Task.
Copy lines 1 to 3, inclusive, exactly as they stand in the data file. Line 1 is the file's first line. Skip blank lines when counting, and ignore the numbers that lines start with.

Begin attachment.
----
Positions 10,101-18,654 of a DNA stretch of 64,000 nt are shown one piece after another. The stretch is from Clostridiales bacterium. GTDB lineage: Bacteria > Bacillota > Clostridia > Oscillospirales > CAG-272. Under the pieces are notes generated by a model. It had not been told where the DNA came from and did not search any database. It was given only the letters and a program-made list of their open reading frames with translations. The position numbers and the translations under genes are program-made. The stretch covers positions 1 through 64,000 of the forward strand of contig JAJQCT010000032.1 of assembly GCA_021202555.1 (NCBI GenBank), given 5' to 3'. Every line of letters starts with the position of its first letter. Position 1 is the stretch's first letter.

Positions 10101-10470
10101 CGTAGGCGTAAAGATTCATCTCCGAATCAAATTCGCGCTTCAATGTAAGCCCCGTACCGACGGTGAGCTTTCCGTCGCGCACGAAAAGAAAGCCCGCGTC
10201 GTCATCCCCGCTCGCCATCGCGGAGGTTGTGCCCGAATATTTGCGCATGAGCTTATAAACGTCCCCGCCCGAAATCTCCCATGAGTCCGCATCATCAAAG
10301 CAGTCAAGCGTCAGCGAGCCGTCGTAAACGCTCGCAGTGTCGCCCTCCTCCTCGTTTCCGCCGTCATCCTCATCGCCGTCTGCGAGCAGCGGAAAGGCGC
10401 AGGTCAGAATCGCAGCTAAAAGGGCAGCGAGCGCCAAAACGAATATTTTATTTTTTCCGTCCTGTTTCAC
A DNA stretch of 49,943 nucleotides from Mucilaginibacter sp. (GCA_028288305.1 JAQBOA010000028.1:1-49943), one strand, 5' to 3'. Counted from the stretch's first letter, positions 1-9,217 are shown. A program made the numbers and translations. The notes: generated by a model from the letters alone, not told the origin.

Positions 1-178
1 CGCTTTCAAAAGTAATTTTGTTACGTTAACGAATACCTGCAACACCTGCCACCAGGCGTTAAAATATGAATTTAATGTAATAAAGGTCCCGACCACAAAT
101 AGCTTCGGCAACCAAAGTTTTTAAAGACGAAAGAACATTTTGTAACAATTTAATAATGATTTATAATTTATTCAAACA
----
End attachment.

Positions 10,101-18,654 of a DNA stretch of 64,000 nt are shown one piece after another. The stretch is from Clostridiales bacterium. GTDB lineage: Bacteria > Bacillota > Clostridia > Oscillospirales > CAG-272. Under the pieces are notes generated by a model. It had not been told where the DNA came from and did not search any database. It was given only the letters and a program-made list of their open reading frames with translations. The position numbers and the translations under genes are program-made. The stretch covers positions 1 through 64,000 of the forward strand of contig JAJQCT010000032.1 of assembly GCA_021202555.1 (NCBI GenBank), given 5' to 3'. Every line of letters starts with the position of its first letter. Position 1 is the stretch's first letter.

Positions 10101-10470
10101 CGTAGGCGTAAAGATTCATCTCCGAATCAAATTCGCGCTTCAATGTAAGCCCCGTACCGACGGTGAGCTTTCCGTCGCGCACGAAAAGAAAGCCCGCGTC